July 14, 2021

Hoosiers To Get Taxpayer Refund After State Closes Books With Huge Surplus

Original story from   IPBS-RJC

Article origination IPBS-RJC
Office of Management and Budget Director Cris Johnston (center) discusses the end of Indiana's 2021 fiscal year, along with State Auditor Tera Klutz (left) and State Budget Director Zac Jackson (right). - Brandon Smith/IPB News

Office of Management and Budget Director Cris Johnston (center) discusses the end of Indiana's 2021 fiscal year, along with State Auditor Tera Klutz (left) and State Budget Director Zac Jackson (right).

Brandon Smith/IPB News

Hoosiers will get a state tax refund when they file their taxes next year.

That’s because the state finished the year with budget reserves of $3.9 billion, triggering Indiana’s automatic taxpayer refund.

The automatic taxpayer refund was created a decade ago and only used once, in 2012, sending a $111 credit to Hoosier taxpayers.

After that, lawmakers made it harder to trigger. Essentially, Hoosiers get the refund if state budget reserve dollars are more than 12.5 percent of the total budget. And the state's tuition reserve – a sort of rainy day pot for school funding – isn't calculated as part of the total reserve. 

Even in April, as legislators finalized a new state budget, they didn't think they would trigger the refund. Lawmakers were spending hundreds of millions of dollars this year out of reserves to help pay down state debt, renovate the state's police academy and send money to schools to help student learning loss from the pandemic.

And then, in just the last three months, Indiana brought in $1.2 billion more than lawmakers expected.

Office of Management and Budget Director Cris Johnston said he never imagined the state would be in this strong a position.

“I think we were cautiously optimistic, but to be having a taxpayer refund at this magnitude – we weren’t prepared for that.”

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The refund will show up as a tax credit when people file their taxes next year. And the exact amount per person won’t be determined until later this year, likely around November. In a statement, House Speaker Todd Huston (R-Fishers) said early estimates suggest it could be $170 per taxpayer (and $340 for joint filers).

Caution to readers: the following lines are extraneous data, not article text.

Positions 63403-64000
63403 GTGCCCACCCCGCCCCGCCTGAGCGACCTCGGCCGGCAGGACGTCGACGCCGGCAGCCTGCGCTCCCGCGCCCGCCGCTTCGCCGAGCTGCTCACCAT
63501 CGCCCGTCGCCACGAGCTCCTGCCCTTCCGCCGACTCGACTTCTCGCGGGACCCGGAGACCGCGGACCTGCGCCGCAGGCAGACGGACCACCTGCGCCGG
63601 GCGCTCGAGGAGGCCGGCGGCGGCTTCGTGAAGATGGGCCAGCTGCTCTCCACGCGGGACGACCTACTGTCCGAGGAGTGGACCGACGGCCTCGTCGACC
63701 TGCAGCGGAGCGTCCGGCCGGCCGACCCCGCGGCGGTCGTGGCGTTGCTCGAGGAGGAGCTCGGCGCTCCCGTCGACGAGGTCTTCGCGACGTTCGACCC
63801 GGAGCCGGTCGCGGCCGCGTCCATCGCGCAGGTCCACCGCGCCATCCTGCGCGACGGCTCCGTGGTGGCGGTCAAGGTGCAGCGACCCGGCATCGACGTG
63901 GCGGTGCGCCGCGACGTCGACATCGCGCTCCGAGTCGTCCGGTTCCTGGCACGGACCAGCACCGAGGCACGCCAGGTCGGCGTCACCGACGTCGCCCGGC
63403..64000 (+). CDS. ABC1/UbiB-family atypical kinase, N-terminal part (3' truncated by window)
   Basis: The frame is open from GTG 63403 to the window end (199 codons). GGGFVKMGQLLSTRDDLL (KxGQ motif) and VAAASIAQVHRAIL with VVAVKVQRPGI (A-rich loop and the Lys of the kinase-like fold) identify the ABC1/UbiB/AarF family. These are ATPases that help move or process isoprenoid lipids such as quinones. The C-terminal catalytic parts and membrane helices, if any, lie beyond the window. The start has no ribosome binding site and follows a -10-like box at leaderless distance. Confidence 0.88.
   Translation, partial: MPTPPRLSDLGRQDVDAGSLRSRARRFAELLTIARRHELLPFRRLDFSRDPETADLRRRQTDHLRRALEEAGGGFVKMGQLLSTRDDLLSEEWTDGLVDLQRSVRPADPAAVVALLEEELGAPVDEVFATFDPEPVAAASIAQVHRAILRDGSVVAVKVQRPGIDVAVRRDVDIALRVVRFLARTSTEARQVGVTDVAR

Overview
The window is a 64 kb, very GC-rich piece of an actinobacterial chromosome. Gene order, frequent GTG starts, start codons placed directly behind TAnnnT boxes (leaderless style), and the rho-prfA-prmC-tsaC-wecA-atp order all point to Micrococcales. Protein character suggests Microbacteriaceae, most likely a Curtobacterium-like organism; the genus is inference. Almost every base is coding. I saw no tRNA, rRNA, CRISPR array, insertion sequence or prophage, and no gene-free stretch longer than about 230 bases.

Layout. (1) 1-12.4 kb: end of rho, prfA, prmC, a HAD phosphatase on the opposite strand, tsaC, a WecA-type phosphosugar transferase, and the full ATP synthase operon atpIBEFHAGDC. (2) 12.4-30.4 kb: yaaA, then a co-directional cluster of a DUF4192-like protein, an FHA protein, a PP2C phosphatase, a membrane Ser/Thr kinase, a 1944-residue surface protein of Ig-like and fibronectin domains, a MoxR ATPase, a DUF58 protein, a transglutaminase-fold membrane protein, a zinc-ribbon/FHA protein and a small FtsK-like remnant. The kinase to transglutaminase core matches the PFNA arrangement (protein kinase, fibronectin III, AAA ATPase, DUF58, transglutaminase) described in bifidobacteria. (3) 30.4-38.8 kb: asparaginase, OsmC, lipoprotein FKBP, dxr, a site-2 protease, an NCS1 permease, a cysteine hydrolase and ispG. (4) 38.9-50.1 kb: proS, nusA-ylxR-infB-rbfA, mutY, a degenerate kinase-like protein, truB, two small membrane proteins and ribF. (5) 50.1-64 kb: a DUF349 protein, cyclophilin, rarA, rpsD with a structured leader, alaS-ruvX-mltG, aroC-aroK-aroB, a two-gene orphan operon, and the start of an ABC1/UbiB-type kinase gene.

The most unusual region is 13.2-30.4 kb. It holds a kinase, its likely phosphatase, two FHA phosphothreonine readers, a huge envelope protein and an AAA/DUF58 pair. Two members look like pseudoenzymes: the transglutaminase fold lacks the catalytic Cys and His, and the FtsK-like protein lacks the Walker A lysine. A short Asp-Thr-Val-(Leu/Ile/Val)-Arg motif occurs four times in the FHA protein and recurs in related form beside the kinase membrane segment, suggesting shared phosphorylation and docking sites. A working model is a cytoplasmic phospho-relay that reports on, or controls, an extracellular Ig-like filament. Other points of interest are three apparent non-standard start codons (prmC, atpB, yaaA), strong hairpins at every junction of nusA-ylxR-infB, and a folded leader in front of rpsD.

The way the automatic taxpayer refund law is set up, half of the so-called "excess reserves" will go to the taxpayer refund (this year, that's $545.3 million). The other half is used to help pay off a teacher pension fund.

Democrats attribute the strength of state revenues to the COVID-19 relief package approved by congressional Democrats and President Joe Biden earlier this year. And Johnston said all the federal coronavirus relief – created under both Biden and President Donald Trump – made a huge difference in helping state revenues recover.

State budgets across the country are rebounding because of federal help. But State Auditor Tera Klutz said Indiana was already more well-positioned than many of its neighbors because of its existing fiscal strength.

"We can move Indiana now much farther ahead so that we can continue providing the best place to work, live and play for our residents," Klutz said.

State Republican leaders heaped praise on themselves, pointing to pre-existing budget reserves that helped Indiana weather the storm of COVID-19, a rebounding private sector and unemployment rates that have returned to pre-pandemic levels.

Democratic fiscal leaders don't want the spending to stop. Rep. Greg Porter (D-Indianapolis) wants the state to spend some of its remaining budget reserves on minority health initiatives, teacher pay increases and student loan debt relief. Sen. Eddie Melton (D-Gary) proposes using reserve dollars on increased pre-K education funding.

Speaker Huston said he wants to pursue "sustainable tax cuts and reforms" when lawmakers return for a new legislative session next year.

OMB Director Johnston preaches caution. State revenues improved by 14 percent from last year to this year, when accounting for a shift in tax payments because of postponed deadlines during the pandemic. But he said that kind of growth isn't sustainable.

"The same uncertainty we had about how long the adverse situation was going to occur [during the pandemic], I think that's one thing that the fiscal leaders across state government need to be mindful of," Johnston said. "This can't go on forever."

Contact reporter Brandon at bsmith@ipbs.org or follow him on Twitter at @brandonjsmith5.

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